With the Stormont Executive’s immediate future now secure, agendaNi takes a look at the deal that some politicians claim offers Northern Ireland a fresh start.
After 10 weeks of discussion, the new deal agreed between the DUP, Sinn Féin and the British and Irish governments, optimistically titled “A Fresh Start,” has been announced. The deal means that the Stormont Executive remains intact, at least for now. Failure to reach this compromise could have resulted in direct rule from Westminster, a move that few in Northern Ireland believe would be beneficial but just what does this deal actually deliver?
Paramilitaries and crime
Perhaps regarded as the straw that broke the camel’s back, the revelation last August that some of the Provisional IRA structure from the 1990s still exists brought the Ulster Unionist Party’s resignation from the Executive and led to the DUP’s ‘in out’ ministerial policy. This policy made a deal a necessity if the Executive was to continue to function.
However, going into the talks, the DUP were adamant that for an agreement to be reached the independent monitoring commission would need to be re-established. Instead, an international body will be set up to monitor paramilitary activity, with appointees nominated by the British and Irish governments and the Northern Ireland Executive, not quite what the DUP had hoped for.
The new international body will have a budget of £3.2 million. However, unlike the old paramilitary monitoring body, it will not have the power to recommend the exclusion of any parties from the assembly.
For their part, the DUP and Sinn Féin have agreed to new principles that expect politicians to work towards the disbandment of paramilitary structures. Politicians have also agreed not to take instruction from anywhere other than those who have given them their democratic mandate. These principles apply to all MLAs, not just those who hold ministerial positions.
The establishment of a new cross-border task force is sure to be welcomed by both sides. The task force will bring together agencies like HM Revenue and Customs, the PSNI and the National Crime Agency and their Irish equivalents together to tackle the growing problem of cross-border crime. The task force is expected to receive funding support of £50 million per year.
An extra £500 million has been pledged by the UK Government in this deal but just how does it add up? A total of £188 million will be made available for security-related spending. The PSNI will get an unconditional £160 million over the next five years and a further £25 million will be released if the Executive comes up with matched funding from its own resources.
Cross-community issues will benefit from an additional £60 million over five years with some of this money going towards the removal of Belfast’s ‘peace walls.’ There will also be £125 million for the Social Security Agency to tackle fraud and error. It is believed that this extra money should allow the agency to detect up to £300 million of additional fraud over the next five years with Stormont allowed to keep half of that money, however, without this assumed £150 million the £500 million total will not be met.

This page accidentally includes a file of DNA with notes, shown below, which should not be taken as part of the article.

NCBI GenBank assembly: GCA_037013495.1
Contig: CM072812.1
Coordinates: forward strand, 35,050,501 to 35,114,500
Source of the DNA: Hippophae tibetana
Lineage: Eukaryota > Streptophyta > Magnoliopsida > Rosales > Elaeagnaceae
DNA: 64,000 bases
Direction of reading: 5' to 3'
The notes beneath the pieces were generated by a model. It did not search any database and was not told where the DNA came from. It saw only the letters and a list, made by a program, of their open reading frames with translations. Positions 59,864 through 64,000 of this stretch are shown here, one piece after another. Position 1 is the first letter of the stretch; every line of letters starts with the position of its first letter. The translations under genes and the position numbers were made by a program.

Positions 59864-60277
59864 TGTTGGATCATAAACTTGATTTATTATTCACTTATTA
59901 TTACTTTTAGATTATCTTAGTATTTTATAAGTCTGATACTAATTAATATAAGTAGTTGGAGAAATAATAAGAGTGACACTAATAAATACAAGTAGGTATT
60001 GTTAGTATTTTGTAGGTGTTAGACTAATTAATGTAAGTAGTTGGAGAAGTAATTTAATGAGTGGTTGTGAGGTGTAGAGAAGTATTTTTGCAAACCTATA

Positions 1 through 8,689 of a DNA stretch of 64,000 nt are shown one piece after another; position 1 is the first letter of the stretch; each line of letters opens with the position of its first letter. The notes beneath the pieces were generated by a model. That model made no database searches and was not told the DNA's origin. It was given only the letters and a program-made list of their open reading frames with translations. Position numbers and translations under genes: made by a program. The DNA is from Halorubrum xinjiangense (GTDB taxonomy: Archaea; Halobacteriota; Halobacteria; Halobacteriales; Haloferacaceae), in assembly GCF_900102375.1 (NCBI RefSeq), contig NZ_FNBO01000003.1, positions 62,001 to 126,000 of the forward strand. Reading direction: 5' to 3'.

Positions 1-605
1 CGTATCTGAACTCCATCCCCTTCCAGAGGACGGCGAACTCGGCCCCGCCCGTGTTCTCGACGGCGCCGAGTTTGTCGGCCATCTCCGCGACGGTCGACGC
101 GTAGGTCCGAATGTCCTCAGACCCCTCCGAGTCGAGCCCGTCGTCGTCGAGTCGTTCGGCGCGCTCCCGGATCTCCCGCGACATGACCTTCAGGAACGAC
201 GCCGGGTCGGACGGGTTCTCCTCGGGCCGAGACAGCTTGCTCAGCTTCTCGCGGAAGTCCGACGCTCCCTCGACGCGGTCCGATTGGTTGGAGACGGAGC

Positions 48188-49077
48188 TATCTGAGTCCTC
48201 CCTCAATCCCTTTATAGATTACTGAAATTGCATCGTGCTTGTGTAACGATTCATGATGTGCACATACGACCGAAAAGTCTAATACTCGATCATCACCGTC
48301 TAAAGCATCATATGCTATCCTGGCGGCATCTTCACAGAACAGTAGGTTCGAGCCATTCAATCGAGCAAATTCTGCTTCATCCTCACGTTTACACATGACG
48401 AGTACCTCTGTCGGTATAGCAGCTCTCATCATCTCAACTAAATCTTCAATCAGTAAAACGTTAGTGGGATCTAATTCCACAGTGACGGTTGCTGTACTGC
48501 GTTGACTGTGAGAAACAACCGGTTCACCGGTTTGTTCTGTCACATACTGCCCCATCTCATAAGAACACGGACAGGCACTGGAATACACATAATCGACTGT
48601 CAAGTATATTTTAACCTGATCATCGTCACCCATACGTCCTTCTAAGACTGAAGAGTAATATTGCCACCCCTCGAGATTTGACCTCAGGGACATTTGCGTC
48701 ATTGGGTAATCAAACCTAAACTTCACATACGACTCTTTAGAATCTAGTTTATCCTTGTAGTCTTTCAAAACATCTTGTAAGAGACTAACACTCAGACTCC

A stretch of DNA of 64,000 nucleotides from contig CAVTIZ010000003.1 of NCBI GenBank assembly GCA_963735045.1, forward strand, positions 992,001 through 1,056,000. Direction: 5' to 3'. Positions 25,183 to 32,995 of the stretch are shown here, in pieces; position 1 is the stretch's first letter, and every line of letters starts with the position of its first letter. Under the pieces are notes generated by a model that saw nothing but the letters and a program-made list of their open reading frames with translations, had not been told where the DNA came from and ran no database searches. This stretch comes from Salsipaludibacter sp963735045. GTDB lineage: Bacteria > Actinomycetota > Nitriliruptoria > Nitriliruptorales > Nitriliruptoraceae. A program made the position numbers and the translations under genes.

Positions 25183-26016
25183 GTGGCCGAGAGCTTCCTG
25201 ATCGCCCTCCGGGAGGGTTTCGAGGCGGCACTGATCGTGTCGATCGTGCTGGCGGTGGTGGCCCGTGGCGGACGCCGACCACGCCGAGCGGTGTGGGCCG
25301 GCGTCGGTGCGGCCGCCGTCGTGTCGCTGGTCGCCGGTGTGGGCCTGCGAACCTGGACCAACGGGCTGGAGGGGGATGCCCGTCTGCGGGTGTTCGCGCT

This deal will also see a reduction in corporation tax, but a year later than had been hoped. Corporation tax, a tax levied on companies’ profits will fall to 12.5 per cent, the same level as that of the Republic of Ireland, in April 2018.
Before and during the talks one of Sinn Féin’s major policies was that Tory welfare cuts would not be imposed on the people of Northern Ireland. However, a legislative motion agreed upon in the assembly, after the deal had been agreed handed the power to decide this back to Westminster.
The last Stormont deal included a mitigation package on welfare reform that amounted to £564 million over a six-year period. The new deal includes a four-year programme, with a value of £585 million. This money will be split. £345 million will go towards mitigating the welfare changes while the remaining £240 million, that was supposed to help those struggling with the now cancelled tax credit change, will be repurposed.
An independent benefit expert has been asked to ensure that £30 million a year is devoted to assist people affected by the bedroom tax and there is hope among some at Stormont that the deal will allow them to recoup around £40 million of fines linked to welfare that would have gone to the Treasury.
Despite being welcomed by a host of big names including Prime Minister David Cameron and Taoiseach Edna Kenny, the agreement has been roundly criticised from politicians in Northern Ireland outside the ‘big two’ parties.
SDLP leader Colum Eastwood claimed that originally all parties had agreed to sit round the table and come up with a deal, however, he said that this deal, agreed by the DUP and Sinn Féin is flawed and is critical of the fact his MLAs were being asked to sign up in support of it without being given appropriate time to evaluate it in depth.
“We all signed up to a process where we would have all the parties around a table, trying to come up with a comprehensive deal, and then two parties went off and did their own deal,” he said. “The absence of comprehensive proposals on the past is a very serious failure. Those who persist in impeding truth and accountability cannot prevail.”
The Alliance Party’s David Ford was also critical of the deal labelling it a “half-baked plan” that proved to be little more than a false dawn for victims of the past and categorically not what either side had promised the deal would be.